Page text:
Le Mont Saint Michel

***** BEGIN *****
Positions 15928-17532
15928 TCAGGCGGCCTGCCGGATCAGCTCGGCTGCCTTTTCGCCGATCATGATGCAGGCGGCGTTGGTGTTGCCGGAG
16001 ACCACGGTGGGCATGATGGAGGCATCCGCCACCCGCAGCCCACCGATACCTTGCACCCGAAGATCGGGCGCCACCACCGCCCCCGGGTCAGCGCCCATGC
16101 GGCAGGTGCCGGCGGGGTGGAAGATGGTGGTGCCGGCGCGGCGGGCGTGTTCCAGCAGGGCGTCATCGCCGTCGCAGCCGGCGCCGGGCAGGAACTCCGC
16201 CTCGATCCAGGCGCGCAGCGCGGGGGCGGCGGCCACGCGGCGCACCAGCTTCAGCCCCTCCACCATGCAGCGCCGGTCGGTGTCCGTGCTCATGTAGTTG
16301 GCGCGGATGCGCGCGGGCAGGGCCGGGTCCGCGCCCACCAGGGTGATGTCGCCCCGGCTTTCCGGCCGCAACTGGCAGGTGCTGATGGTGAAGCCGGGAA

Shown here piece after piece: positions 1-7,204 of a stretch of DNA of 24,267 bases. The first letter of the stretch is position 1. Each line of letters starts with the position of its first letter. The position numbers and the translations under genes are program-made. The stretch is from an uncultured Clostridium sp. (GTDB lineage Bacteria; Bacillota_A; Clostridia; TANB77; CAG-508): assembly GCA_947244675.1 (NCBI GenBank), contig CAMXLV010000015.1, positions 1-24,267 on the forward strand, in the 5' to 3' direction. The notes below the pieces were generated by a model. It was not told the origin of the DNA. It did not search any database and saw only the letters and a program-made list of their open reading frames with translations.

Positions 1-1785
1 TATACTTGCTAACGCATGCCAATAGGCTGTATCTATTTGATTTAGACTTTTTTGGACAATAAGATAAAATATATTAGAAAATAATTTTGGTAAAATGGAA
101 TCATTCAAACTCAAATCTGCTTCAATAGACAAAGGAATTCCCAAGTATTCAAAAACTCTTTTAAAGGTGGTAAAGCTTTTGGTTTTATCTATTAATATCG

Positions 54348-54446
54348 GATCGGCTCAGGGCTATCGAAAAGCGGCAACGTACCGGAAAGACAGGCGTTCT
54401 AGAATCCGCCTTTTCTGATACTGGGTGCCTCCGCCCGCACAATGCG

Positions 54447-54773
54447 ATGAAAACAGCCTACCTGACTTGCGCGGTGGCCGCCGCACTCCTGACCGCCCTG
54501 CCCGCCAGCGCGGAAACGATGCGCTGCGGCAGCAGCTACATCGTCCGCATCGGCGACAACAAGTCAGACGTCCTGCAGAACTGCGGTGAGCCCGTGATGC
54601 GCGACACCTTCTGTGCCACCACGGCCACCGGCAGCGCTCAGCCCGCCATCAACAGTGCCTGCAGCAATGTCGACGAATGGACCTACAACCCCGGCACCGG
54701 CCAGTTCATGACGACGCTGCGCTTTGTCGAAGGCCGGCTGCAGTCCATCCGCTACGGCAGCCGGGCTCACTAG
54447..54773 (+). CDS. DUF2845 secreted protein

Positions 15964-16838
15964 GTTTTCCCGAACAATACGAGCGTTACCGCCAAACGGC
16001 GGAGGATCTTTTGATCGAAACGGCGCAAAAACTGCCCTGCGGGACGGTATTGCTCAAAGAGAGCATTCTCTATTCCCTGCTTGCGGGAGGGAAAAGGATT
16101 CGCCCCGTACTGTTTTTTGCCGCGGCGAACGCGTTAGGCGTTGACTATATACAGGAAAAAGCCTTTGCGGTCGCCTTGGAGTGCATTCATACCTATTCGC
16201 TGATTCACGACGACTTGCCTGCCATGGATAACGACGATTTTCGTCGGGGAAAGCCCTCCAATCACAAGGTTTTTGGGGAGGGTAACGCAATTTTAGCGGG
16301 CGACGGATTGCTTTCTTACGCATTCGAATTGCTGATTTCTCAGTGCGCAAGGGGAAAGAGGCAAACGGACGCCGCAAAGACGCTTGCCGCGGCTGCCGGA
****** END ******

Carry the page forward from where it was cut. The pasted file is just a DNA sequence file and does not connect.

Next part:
Its unique position of being an island only 600 metres from land made it readily accessible on low tide to the many pilgrims to its abbey. Equally, this position made it readily defensible as an incoming tide stranded, or drowned, would-be assailants. By capitalising on this natural defence, the Mont remained unconquered during the Hundred Years' War with a small garrison successfully defending it against a full attack by the English in 1433. The reverse benefits of its natural defence was not lost on Louis XI who turned The Mont into a state prison and thereafter the abbey started to be used more regularly as a jail during the Ancien Régime from the sixteenth century.